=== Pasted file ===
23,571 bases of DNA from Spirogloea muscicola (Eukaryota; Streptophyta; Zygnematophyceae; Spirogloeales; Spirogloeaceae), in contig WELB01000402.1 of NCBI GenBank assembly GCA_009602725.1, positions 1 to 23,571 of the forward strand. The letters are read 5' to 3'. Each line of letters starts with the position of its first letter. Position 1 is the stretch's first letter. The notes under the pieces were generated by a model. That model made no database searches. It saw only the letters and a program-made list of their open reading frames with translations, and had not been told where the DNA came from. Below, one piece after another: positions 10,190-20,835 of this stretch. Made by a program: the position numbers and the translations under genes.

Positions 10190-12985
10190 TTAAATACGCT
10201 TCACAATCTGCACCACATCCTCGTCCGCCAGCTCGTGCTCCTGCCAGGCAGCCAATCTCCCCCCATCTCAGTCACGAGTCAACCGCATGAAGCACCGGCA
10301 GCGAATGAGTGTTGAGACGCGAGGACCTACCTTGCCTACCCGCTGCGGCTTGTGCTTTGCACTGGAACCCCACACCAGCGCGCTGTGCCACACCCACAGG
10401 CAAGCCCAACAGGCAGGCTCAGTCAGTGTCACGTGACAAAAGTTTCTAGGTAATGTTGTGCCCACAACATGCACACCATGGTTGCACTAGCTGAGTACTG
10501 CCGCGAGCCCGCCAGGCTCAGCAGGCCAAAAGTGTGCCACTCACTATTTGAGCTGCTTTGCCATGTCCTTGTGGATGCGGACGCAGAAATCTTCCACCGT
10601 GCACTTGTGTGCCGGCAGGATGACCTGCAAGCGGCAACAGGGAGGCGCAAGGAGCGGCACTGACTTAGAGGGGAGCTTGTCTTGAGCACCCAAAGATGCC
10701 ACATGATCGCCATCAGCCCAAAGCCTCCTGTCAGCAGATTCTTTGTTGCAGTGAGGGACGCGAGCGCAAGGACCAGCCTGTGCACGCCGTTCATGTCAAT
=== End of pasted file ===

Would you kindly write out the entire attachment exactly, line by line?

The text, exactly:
23,571 bases of DNA from Spirogloea muscicola (Eukaryota; Streptophyta; Zygnematophyceae; Spirogloeales; Spirogloeaceae), in contig WELB01000402.1 of NCBI GenBank assembly GCA_009602725.1, positions 1 to 23,571 of the forward strand. The letters are read 5' to 3'. Each line of letters starts with the position of its first letter. Position 1 is the stretch's first letter. The notes under the pieces were generated by a model. That model made no database searches. It saw only the letters and a program-made list of their open reading frames with translations, and had not been told where the DNA came from. Below, one piece after another: positions 10,190-20,835 of this stretch. Made by a program: the position numbers and the translations under genes.

Positions 10190-12985
10190 TTAAATACGCT
10201 TCACAATCTGCACCACATCCTCGTCCGCCAGCTCGTGCTCCTGCCAGGCAGCCAATCTCCCCCCATCTCAGTCACGAGTCAACCGCATGAAGCACCGGCA
10301 GCGAATGAGTGTTGAGACGCGAGGACCTACCTTGCCTACCCGCTGCGGCTTGTGCTTTGCACTGGAACCCCACACCAGCGCGCTGTGCCACACCCACAGG
10401 CAAGCCCAACAGGCAGGCTCAGTCAGTGTCACGTGACAAAAGTTTCTAGGTAATGTTGTGCCCACAACATGCACACCATGGTTGCACTAGCTGAGTACTG
10501 CCGCGAGCCCGCCAGGCTCAGCAGGCCAAAAGTGTGCCACTCACTATTTGAGCTGCTTTGCCATGTCCTTGTGGATGCGGACGCAGAAATCTTCCACCGT
10601 GCACTTGTGTGCCGGCAGGATGACCTGCAAGCGGCAACAGGGAGGCGCAAGGAGCGGCACTGACTTAGAGGGGAGCTTGTCTTGAGCACCCAAAGATGCC
10701 ACATGATCGCCATCAGCCCAAAGCCTCCTGTCAGCAGATTCTTTGTTGCAGTGAGGGACGCGAGCGCAAGGACCAGCCTGTGCACGCCGTTCATGTCAAT